smp928s
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Unknown Fruit Tree Identification

Hi Everyone! I'm new here to the forum and I'm trying to identify a tree that has had me curious for some time. The tree is located in a historic old cemetery in Upstate NY (the gravesite of a U.S. President is in this cemetery). In the fall I noticed the tree had shed small orange fruits (by the time I saw them they were well rotted) with small roughly dime sized almond shaped seeds. The fruits were probably about the size of a golf ball. The tree is quite huge, probably over 30-40 feet tall. I have attached a couple photos. I had thought this was an apricot tree but I'm really not sure. I hope these photos help in the identification. These were taken today, March 30.
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AnnaIkona
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Re: Unknown Fruit Tree Identification

A pear tree? Maybe...
My sister's tree looks like that and produces the tinest sour pears. (3 inches)
Zone 8b, Canada

smp928s
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Re: Unknown Fruit Tree Identification

I don't believe it is pear.

AnnaIkona
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Re: Unknown Fruit Tree Identification

May I know why not?
Zone 8b, Canada

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applestar
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Re: Unknown Fruit Tree Identification

I'm thinking American persimmon.

Mine is a variety called Prok and produces slightly larger, apricot-shaped fruits, but more common Meader, etc. varieties produce small flattened tomato-shaped fruits.

Subject: Fruit Harvest from season to season
applestar wrote:More photos of the Prok persimmon. I have one espaliered tree. It is self fruitful. The fruits are about 2 inches diameter.

Image

I like that the espaliered branches are within easy reach. I pick them when they are actually soft and "gives" and easily twist off the branch with or without the calyx., then keep at room temperature wrapped in paper towels or napkins. They are better eating one or two days later when they are soft with consistency of soft apricots. By third day, they will start to liquefy and turn into jam like consistency inside the skin. Though still good, I think they actually start to lose their peak sweetness at this point.
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smp928s
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Re: Unknown Fruit Tree Identification

Annalkona, I don't believe it is pear based on the fruit that I saw and the seeds that I saw. I don't have photos of those as I saw them last fall. I grew up in a very old house that had many various apple and pear trees (some of the latter which were very small and sour as you describe) and these were nothing like any of those that I had seen. The fruit that I saw in the cemetery was much more in line with what I assumed was an apricot but based on Applestar's response and what I have now looked up, more likely persimmon. I was unaware persimmons grew this far north but now I know they do! The tree has obviously been there for quite a long long time. I will pay more attention this year when I am nearby and get photos of the fruit.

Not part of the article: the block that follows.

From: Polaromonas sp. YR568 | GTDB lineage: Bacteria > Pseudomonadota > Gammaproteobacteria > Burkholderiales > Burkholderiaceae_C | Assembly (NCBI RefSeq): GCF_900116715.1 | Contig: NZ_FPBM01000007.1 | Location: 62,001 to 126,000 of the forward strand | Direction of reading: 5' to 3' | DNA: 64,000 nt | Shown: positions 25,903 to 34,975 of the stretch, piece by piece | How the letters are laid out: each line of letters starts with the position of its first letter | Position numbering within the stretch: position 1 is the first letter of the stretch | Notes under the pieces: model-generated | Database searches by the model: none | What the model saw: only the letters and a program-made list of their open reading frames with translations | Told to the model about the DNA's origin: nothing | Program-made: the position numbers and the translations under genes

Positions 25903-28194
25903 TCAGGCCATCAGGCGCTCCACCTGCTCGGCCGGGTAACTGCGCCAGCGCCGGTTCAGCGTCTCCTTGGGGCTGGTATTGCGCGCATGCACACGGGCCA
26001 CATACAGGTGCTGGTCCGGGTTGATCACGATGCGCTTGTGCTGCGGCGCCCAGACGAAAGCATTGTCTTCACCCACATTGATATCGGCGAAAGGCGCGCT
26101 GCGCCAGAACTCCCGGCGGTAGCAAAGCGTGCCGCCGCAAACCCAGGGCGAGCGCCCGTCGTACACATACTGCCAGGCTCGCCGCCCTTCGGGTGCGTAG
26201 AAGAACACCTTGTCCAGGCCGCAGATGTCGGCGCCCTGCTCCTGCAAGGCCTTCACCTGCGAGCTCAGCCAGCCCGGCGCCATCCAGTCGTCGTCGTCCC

smp928s
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Re: Unknown Fruit Tree Identification

Thanks to both of you for your responses.

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!potatoes!
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Re: Unknown Fruit Tree Identification

it's a gingko. the bark, tree structure and the long spurs on the twigs are all good indicators. the fruit isn't edible (in fact, it will give most people contact dermatitis), but the seeds/nuts are edible.

you may not have seen big persimmon trees, applestar? the bark on those is a very particular pattern of deep squared-off sections.

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applestar
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Re: Unknown Fruit Tree Identification

Interesting !potatoes! I hadn't considered ginkgko. Almond-shaped ( but smooth ) single seed per yellow fruit -- about size of large cherry or cherry tomato, isn't it?

I did wonder after posting because I think persimmon leaves occur in opposite pairs? But no, I haven't had the opportunity to observe a really big persimmon tree. Mine is still pretty young.... But next time I walk by the community pond, I will see if I can get closer to a persimmon growing there. 8)

Ginkgo has unusual, fan-shaped leaves -- striking yellow In fall color. I have a baby tree in the front yard.
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JONA
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Re: Unknown Fruit Tree Identification

It's a throw back to pre-historic times. One of the oldest trees known.
Only the female fruits so there must be a male one in the area too.
John

smp928s
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Re: Unknown Fruit Tree Identification

Wow. You really do learn something new everyday. Thank you. I knew there had to be a reason beyond my basic curiosity for my asking... I am highly allergic to poison ivy and from what I'm reading it's the same chemical at play!

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!potatoes!
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Re: Unknown Fruit Tree Identification

I'm a big fan, even though the fruits smell like toecheese and give you a rash, heh. I'm partial to the seeds cracked into soup. the clear gold that the leaves turn in fall is nice too.

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